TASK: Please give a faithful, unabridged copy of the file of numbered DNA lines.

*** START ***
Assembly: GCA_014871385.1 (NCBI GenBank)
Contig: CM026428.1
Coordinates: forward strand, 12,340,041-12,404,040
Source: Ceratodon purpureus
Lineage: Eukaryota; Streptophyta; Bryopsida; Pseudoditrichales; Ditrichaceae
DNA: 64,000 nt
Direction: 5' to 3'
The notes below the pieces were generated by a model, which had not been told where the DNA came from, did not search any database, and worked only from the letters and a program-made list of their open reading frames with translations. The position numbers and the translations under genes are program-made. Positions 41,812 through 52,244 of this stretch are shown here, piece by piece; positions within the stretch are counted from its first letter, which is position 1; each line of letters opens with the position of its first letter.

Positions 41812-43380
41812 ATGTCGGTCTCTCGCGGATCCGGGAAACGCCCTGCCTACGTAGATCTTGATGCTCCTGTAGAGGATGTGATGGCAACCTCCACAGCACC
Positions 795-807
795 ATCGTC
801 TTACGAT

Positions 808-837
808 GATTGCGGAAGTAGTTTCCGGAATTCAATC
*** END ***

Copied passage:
Assembly: GCA_014871385.1 (NCBI GenBank)
Contig: CM026428.1
Coordinates: forward strand, 12,340,041-12,404,040
Source: Ceratodon purpureus
Lineage: Eukaryota; Streptophyta; Bryopsida; Pseudoditrichales; Ditrichaceae
DNA: 64,000 nt
Direction: 5' to 3'
The notes below the pieces were generated by a model, which had not been told where the DNA came from, did not search any database, and worked only from the letters and a program-made list of their open reading frames with translations. The position numbers and the translations under genes are program-made. Positions 41,812 through 52,244 of this stretch are shown here, piece by piece; positions within the stretch are counted from its first letter, which is position 1; each line of letters opens with the position of its first letter.

Positions 41812-43380
41812 ATGTCGGTCTCTCGCGGATCCGGGAAACGCCCTGCCTACGTAGATCTTGATGCTCCTGTAGAGGATGTGATGGCAACCTCCACAGCACC
Positions 795-807
795 ATCGTC
801 TTACGAT

Positions 808-837
808 GATTGCGGAAGTAGTTTCCGGAATTCAATC